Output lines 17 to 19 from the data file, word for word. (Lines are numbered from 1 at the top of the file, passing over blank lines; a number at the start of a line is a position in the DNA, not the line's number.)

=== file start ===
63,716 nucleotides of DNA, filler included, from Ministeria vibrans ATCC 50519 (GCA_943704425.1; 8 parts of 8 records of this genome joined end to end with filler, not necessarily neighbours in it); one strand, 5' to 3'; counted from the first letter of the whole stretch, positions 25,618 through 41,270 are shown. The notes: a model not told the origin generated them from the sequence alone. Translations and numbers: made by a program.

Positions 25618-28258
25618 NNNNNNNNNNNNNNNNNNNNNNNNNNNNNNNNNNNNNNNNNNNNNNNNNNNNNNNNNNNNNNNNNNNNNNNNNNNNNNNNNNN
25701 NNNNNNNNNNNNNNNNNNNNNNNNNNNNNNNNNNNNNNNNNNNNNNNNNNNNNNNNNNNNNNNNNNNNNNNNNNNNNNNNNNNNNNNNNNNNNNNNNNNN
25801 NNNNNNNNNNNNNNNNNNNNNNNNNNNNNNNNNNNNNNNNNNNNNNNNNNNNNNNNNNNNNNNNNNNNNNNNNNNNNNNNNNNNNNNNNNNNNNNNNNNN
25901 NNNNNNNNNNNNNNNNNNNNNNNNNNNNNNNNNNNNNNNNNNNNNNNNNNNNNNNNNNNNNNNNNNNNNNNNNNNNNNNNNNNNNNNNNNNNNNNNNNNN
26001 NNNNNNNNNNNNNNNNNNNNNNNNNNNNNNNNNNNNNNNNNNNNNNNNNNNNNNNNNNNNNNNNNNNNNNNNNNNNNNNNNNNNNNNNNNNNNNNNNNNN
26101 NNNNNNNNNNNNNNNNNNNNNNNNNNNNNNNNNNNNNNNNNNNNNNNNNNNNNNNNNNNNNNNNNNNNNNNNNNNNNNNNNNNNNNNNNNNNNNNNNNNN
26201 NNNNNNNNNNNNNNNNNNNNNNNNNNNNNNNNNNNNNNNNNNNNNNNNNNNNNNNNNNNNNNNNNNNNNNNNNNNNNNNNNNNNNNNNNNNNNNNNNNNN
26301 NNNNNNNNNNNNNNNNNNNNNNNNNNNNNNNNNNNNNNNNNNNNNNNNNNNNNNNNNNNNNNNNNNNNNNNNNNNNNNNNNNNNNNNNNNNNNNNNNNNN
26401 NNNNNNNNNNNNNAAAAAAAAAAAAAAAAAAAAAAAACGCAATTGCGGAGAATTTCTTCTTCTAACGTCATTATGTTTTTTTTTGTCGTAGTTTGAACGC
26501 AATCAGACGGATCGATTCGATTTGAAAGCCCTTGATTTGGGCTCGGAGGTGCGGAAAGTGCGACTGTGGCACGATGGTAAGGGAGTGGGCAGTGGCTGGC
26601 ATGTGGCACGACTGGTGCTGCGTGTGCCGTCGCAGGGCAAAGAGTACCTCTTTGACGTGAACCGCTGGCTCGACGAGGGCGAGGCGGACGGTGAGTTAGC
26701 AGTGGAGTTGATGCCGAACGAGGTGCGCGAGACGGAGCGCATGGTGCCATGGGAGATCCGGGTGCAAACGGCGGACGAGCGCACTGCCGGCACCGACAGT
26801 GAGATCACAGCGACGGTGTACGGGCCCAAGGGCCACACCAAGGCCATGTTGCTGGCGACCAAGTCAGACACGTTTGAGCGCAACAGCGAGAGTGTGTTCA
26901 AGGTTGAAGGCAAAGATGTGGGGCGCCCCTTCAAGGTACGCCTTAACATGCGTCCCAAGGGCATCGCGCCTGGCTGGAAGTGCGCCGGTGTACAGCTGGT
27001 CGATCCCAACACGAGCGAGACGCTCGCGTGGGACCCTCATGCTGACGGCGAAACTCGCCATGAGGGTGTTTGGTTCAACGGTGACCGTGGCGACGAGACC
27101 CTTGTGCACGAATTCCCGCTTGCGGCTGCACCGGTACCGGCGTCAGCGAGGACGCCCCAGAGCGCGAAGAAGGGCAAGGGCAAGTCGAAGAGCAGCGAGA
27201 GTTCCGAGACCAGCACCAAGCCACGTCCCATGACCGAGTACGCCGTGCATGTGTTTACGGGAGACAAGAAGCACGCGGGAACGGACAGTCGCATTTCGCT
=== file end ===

27001 CGATCCCAACACGAGCGAGACGCTCGCGTGGGACCCTCATGCTGACGGCGAAACTCGCCATGAGGGTGTTTGGTTCAACGGTGACCGTGGCGACGAGACC
27101 CTTGTGCACGAATTCCCGCTTGCGGCTGCACCGGTACCGGCGTCAGCGAGGACGCCCCAGAGCGCGAAGAAGGGCAAGGGCAAGTCGAAGAGCAGCGAGA
27201 GTTCCGAGACCAGCACCAAGCCACGTCCCATGACCGAGTACGCCGTGCATGTGTTTACGGGAGACAAGAAGCACGCGGGAACGGACAGTCGCATTTCGCT